Using the diskpart in Command Prompt/Windows Powershell

Rob574188

PC Specialist
Hi All,

I've had a few people come to me at PC Specialist with issues with the latest windows updates adding a drive letter to things that dont really need a drive letter. For this reason I thought I would put together a few little bits regarding Diskpart.

Diskpart can be a useful tool for various reasons, this is a tool that can be used to format and manage drives/volumes in your system.

A quick warning before I go into anything. It is possible to do a lot of "damage" if you perform the wrong commands to the wrong drives, it could be that you accidentally format some of your important data so do be careful when using this tool. I would not advise using this tool to edit your active windows partitions in any way.

First, you will want to launch either Command Prompt or Powershell as admin, to do this I generally just search for the relevant item, right click it in the list of results and select "run as administrator".

In here, as many of you will know, you can run commands by typing the relevant command and hitting enter.

To launch the diskpart tool simply type diskpart and press Enter. Typing Exit will take you back out of the diskpart tool to the command prompt.

In here you can launch numerous different commands, I will include some below and some potential uses but please feel free to add any you might find useful that I may have missed.

Listing and selecting available disks/volumes

Type list disk for a list of disks in the machine. This is useful if you are looking at having an effect an entire disk. An example would be looking to format a secondary storage drive.

Type list volume for a list of volumes in the machine, this is useful if you are looking at having an effect a specific volume. An example of this is if you have a partition on a drive that you are looking to format.

Type select disk # or select volume # replacing the "#" with the disk/volume you are looking to effect.

Assigning and removing drive letters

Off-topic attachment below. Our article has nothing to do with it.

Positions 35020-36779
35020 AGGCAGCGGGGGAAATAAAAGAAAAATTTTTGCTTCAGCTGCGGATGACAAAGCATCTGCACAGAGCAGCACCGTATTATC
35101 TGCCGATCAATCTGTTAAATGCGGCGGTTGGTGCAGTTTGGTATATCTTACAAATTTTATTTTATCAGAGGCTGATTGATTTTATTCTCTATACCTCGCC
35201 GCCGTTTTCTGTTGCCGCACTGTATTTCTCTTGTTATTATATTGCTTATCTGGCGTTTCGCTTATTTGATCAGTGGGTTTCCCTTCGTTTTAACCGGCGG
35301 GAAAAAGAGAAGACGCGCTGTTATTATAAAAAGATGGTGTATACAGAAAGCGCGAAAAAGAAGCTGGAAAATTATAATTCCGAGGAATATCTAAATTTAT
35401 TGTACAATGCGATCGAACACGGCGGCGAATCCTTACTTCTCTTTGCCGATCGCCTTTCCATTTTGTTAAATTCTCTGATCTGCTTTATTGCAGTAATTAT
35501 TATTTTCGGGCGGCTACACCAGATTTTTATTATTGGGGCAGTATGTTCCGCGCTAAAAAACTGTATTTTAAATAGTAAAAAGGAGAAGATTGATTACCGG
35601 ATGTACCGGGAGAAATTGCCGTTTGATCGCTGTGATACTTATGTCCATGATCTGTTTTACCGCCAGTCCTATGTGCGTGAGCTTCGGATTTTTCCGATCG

First select the volume you are looking to effect.

To assign a letter type assign letter=# replacing the "#" with the letter you want to assign. This is useful for if you have a volume without a label that you would like to access in the file explorer. Note that some windows partitions are not assigned due to them being recovery/system partitions, assigning a letter to one of these isn't generally a problem but can give you annoying "your disk is almost full" notifications.

To remove a letter type remove letter=# replacing the "#" with the letter you want to assign. This is useful in the case that a partition should not be visible to the file explorer or if a windows update has decided that one of your system partitions wants to be assigned a drive letter, usually resulting in the aforementioned and rather annoying "your disk is almost full" notifications.

Cleaning/Formatting a drive (here is where it gets risky, look before you leap with these commands, and make sure to ask us if you arent sure)

Typing clean will completely remove all information from a drive/volume and unallocate the resulting space, this can be useful if you are looking to install an Operating system (If you boot to the command prompt on a windows recovery media).

Typing format will remove all the data from the drive but leave the drive allocated. Useful if you are looking to clear a particular partition but are looking to use it as normal.

There are a fair few other commands so this is not by any means an exhaustive list. Again, please feel free to add to this if you come across anything.
 

ubuysa

The BSOD Doctor
Moderator
Diskpart is a massively useful, but as RobPCS says, very dangerous if used wrongly. It really is like holding a loaded gun. Ask for help on here if you're not absolutely sure what you're doing with diskpart.

If your only problem is a drive letter assigned to one of the normally hidden UEFI partitions (typically the 'Recovery' partition) then a much safer way to remove it is to use the Windows Disk Management tool....

Right-click on the 'start' icon and select Disk Management from the menu.

Scroll down to the drive that has incorrectly been assigned a drive letter in the 'images' of the drives at the bottom.

Right-click on the partition that has wrongly been assigned a drive letter and select Change Drive Letter and Paths... from the menu.

In the Window that opens the drive letter will be highlighted, so simply click the Remove button and the drive letter will be removed, making the partition hidden once more. Make very sure you've picked the right drive and partition though!
 
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